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Report: 1 in 3 Young People Have Ridden With Drug-Impaired Driver

Public education campaigns have focused for years on the importance of appointing a designated driver if there are plans to be out drinking. However, that concept appears to have been lost to a significant extent among teens and young adults when it comes to the use of drugs by drivers – an increasing threat to road safety.

A newly-released study published in the latest edition of Journal of Studies on Alcohol and Drugs reveals that 33 percent of recent high school graduates reported riding with an impaired peer at some point in the last year, being slightly more likely to ride with a driver impaired by marijuana than a driver who was drunk. Researchers said the takeaway here is that while so much of our efforts have been laser-focused on alcohol-impaired driving, perhaps we need to shift our focus more to users of other substances.

While 20 percent of respondents said they had ridden at least one time with an alcohol-impaired driver, 23 percent said they had been a passenger at least once with a marijuana-impaired driver and 6 percent with a driver who was impaired by other illicit drugs (i.e., cocaine, opiates, amphetamines, LSD or ecstasy). Researchers also examined whether the impaired driver was a friend or relative about the same age, a little-known or unknown person about the same age or someone who was older. Results showed the risk of riding with an impaired driver was much higher for peer drivers than it was for older motorists.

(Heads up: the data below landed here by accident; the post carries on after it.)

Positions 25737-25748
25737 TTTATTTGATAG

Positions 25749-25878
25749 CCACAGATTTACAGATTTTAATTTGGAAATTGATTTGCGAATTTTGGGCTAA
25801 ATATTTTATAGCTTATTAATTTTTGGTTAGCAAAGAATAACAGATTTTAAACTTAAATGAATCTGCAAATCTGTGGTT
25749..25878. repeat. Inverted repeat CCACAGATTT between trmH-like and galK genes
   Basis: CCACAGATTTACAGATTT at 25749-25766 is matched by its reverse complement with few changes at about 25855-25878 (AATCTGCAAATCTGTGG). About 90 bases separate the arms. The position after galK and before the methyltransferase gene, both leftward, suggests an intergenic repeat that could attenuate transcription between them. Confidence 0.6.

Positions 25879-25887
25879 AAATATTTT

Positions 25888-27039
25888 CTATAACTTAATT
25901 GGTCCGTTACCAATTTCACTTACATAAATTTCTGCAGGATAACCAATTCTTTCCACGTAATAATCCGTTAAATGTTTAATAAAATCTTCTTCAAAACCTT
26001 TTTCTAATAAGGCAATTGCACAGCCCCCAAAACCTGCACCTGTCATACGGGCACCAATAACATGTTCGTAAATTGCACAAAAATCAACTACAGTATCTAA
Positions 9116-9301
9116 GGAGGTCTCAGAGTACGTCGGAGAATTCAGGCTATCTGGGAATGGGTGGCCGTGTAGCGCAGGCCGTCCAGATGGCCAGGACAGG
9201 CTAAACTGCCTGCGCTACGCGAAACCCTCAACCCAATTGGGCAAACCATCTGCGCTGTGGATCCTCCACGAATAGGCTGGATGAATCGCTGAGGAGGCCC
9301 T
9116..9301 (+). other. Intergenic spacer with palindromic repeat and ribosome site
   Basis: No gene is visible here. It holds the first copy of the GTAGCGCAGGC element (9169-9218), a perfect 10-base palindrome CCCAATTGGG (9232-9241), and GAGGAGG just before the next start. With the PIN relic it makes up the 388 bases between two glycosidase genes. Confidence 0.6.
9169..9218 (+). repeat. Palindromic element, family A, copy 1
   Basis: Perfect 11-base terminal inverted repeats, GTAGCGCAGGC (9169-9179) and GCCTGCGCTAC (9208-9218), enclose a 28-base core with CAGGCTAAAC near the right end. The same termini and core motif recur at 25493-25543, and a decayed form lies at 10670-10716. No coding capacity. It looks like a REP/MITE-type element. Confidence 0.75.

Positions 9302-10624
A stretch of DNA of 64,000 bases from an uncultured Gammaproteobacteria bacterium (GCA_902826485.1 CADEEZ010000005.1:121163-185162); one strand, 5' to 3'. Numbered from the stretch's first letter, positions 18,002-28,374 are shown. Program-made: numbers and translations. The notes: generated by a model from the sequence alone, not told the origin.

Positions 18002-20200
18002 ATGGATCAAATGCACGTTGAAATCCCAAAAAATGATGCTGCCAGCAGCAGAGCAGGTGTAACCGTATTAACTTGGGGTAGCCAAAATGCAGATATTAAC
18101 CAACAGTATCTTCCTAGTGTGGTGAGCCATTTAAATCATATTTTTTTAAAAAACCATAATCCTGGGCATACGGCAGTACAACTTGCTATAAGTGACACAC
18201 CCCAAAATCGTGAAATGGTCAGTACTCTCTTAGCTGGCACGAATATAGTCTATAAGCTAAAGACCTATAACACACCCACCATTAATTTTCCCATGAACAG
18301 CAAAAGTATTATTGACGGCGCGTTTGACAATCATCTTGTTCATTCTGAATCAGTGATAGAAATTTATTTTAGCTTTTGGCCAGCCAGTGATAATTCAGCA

Recently, the U.S. Department of Transportation’s National Highway Traffic Safety Administration (NHTSA) announced a new initiative intended to take on drug-impaired driving. The initiative is beginning with a national summit wherein invitees included state and local elected officials, policy experts and data researchers, law enforcement and criminal justice professionals, drug recognition experts and toxicologists. The hope is these partners will assist the DOT in developing a course of action on a reasonable timeline to help address the drug-impaired driving problem. Additional information on the findings of that meeting are intended to be released in the weeks to come.

Last year, the Governors Highway Safety Association released an in-depth report on the issue of drugged driving. Among those findings:

57 percent of fatally injured drivers were tested for drugs, and of those, 34 percent tested positive for a drug in the nationally-recognized list of 430 drugs and 7.5 percent tested positive for a drug not on that list. Of the 34 percent previously mentioned, 36 percent tested positive for marijuana and more than 9 percent tested positive for amphetamines.

Marijuana legalization – both for medicinal and recreational purposes – has increasingly gained steam across the country, with 29 states and the District of Columbia allowing it strictly as medicine. Florida is one of those, though the drug remains classified as a Schedule I narcotic by the DEA, meaning it is still considered highly addictive with no accepted medicinal properties. Florida has no “zero tolerance” or per se laws pertaining to marijuana use by drivers (meaning there is no amount in the system that indicates one is “over the limit”), though F.S. 316.193 prohibits anyone in actual physical control of a vehicle to be under the influence of a substance to the extent their normal faculties are impaired. The problem law enforcement has cited is that it requires subjective observations of the officer, which may not hold up in court.

The proof burden in civil cases is lesser than that of criminal cases, though, which means our Orlando drugged driving injury attorneys can still successfully obtain compensation for our clients, even if the criminal case against that defendant fails.

Call Freeman Injury Law — 1-800-561-7777 for a free appointment to discuss your rights. Now serving Orlando, West Palm Beach, Port St. Lucie and Fort Lauderdale.

Additional Resources:

Emerging Adults Riding With Marijuana-, Alcohol-, or Illicit Drug–Impaired Peer and Older Drivers, March 19, 2018, Journal of Studies on Alcohol and Drugs

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